What is the best protein powder for IBS?
What is IBS?
Irritable bowel syndrome (IBS) is a chronic gastrointestinal disorder (GI) that affects between 10% to 15% of adults in the United States. Common symptoms, which vary in severity and duration from person to person, include bloating, constipation, diarrhea. The cause of IBS is unknown, but may be related to an overly sensitive gut or immune system.
IBS can be managed through diet. Most IBS sufferers simply avoid the foods that trigger symptoms, an approach called the low FODMAP diet. FODMAPs – fermentable oligo-, di-, mono-saccharides and polyol – are short-chain carbohydrates common in the American diet. They are found in foods like wheat, milk, and food additives, and are notorious for triggering digestive uncomfortable GI symptoms. A low FODMAP diet simply restricts high FODMAP foods.
How do I know if a food is low FODMAP?
Reading food labels for low FODMAP eating is tricky. First of all, is is impossible to guess the FODMAP content of a food. It is therefore a good idea to familiarize yourself with high FODMAP foods and avoid them whenever possible. Moreover, ingredient lists often look unfamiliar, and the exact quantity of each ingredient is not disclosed. Ingredients are listed in order of descending weight, however, so if a high FODMAP ingredient is listed last, the actual amount might be so small that you can tolerate it. Finally, as a rule of thumb, if you do not recognize it, and cannot figure out what it is, do not eat it. Some ingredients may not be on any approved low-FODMAP lists, but this does not necessarily mean that they are safe to eat. Do your research, and if you cannot find the answer, play it safe and eat something else.
Is protein powder good for IBS? Are protein shakes good for IBS?
IBS can result in weight loss in some cases. IBS patients may experience such extreme stomach pain that they may not eat as much as they normally would. IBS can also lead to malnutrition. When you have IBS, you may avoid certain foods that are healthy because they aggravate your symptoms. As a result, you can miss out on key nutrients, one of which is protein. This is where protein supplements can help; adding a protein supplement to your diet can ensure that you are getting enough calories and protein. That said, not all protein supplements are good for people with IBS.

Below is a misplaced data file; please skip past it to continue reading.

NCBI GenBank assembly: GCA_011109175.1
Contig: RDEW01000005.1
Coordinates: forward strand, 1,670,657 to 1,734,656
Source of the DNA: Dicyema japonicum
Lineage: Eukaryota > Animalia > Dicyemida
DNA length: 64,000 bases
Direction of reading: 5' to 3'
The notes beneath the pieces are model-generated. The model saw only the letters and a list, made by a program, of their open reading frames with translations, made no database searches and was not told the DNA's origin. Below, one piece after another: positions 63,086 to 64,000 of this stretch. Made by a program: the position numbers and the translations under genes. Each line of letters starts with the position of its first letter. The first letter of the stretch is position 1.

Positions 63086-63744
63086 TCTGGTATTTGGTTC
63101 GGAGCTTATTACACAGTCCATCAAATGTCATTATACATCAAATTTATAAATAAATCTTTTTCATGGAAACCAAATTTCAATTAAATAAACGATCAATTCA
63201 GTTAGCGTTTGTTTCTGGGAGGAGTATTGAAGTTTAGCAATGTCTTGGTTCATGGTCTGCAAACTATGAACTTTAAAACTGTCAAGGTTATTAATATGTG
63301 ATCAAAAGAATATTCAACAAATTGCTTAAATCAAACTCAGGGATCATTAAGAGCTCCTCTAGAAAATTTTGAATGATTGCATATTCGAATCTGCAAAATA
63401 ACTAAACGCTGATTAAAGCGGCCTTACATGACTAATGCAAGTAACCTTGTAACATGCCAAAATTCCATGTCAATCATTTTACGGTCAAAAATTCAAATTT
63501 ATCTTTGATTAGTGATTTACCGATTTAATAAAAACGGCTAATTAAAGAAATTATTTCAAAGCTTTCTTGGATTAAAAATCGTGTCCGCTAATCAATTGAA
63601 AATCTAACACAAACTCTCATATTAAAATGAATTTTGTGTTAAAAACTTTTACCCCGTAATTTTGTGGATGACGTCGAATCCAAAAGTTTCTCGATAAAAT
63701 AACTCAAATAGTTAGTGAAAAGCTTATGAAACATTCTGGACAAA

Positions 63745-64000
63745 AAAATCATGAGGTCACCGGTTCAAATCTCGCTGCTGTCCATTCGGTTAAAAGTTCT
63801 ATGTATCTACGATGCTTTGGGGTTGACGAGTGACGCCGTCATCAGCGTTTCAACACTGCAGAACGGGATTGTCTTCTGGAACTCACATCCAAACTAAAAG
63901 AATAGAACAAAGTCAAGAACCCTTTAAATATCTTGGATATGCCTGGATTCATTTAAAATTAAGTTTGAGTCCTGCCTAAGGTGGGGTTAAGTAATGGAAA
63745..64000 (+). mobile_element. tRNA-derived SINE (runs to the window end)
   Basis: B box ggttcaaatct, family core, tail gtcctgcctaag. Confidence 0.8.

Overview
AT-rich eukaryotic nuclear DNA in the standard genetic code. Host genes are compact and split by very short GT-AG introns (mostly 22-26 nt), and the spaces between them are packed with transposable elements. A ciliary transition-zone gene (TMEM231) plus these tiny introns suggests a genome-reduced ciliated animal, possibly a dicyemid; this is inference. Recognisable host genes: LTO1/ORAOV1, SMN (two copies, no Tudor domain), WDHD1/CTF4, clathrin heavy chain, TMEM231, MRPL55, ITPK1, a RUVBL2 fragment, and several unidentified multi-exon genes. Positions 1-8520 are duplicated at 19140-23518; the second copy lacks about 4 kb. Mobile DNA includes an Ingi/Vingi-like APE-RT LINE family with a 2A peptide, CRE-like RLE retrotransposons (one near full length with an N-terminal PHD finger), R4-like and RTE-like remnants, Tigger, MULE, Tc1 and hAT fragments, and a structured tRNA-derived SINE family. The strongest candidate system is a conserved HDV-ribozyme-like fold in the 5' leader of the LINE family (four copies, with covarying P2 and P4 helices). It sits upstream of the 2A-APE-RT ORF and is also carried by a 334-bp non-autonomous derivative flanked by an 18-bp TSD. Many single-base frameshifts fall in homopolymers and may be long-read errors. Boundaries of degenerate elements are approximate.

Some protein supplements are low FODMAP, others are not, and the only way to tell is to read the ingredients. Common high FODMAP protein supplement ingredients include whey and casein, inulin, many natural flavors, and sugar polyols like xylitol. Just because your protein supplement does not contain any of these high FODMAP ingredients does not mean that it is good for your gut, however. Many protein powders and protein shakes are made with seemingly-safe ingredients that are bad news for people with IBS and sensitive stomachs.
There are two types of protein supplements: ready-to-drink (store-bought) protein shakes, and protein shakes made with protein powder. In order to make an IBS protein shake with protein powder, you have to mix the powder with milk or water. This requires a blender or a shaker bottle, and a little extra time and effort. Some people prefer ready-to-drink protein shakes because they are more convenient, but if they knew what they were drinking, they would probably vomit.
Ready-to-drink protein shakes are full of emulsifiers, stabilizers, and thickeners. Ingredients like these improve characteristics like shelf stability, but are hard to digest and can cause uncomfortable side effects (more about this soon). This is why I recommend that you make your own IBS friendly protein shakes for sensitive stomachs with protein powder. That said, not all protein powders for IBS patients are created equal, and many contain the same additives found in ready-to-drink protein shakes! Keep reading to learn why you should avoid food additives.
Avoid food additives.
Most protein powders are full of food additives. Although not necessarily bad for you in small quantities, additives can add up quickly (especially if you drink a protein shake every day) and cause gastrointestinal (GI) side effects like bloating, constipation, diarrhea, gas, and stomach pain. This is because food additives are, generally speaking, hard to digest. They sit in your gut for longer than food should, which gives your gut bacteria more time to eat. As they eat, these bacteria produce gas, which causes bloating and stomach pain. Gas also slows colonic transit (the amount of time it takes food to travel through the colon) and can lead to constipation.
In the long term, food additives can disrupt regulatory pathways in the intestine, which can result in the development of inflammatory bowel disease (IBD) and systemic inflammatory disorders. Artificial sweeteners are among the most harmful additives in the long term as they alter the composition of your gut microbiota (the collection of microorganisms that help you digest food). This can lead to serious, chronic GI problems, widespread inflammation, and permanent damage to the gut microbiome. Some sweeteners, especially sugar alcohols like xylitol, are also poorly absorbed by the gut (meaning they feed those hungry gut bacteria) and cause diarrhea because they draw water into your intestine. Now you finally have something to blame for those post-protein shake trips to the bathroom!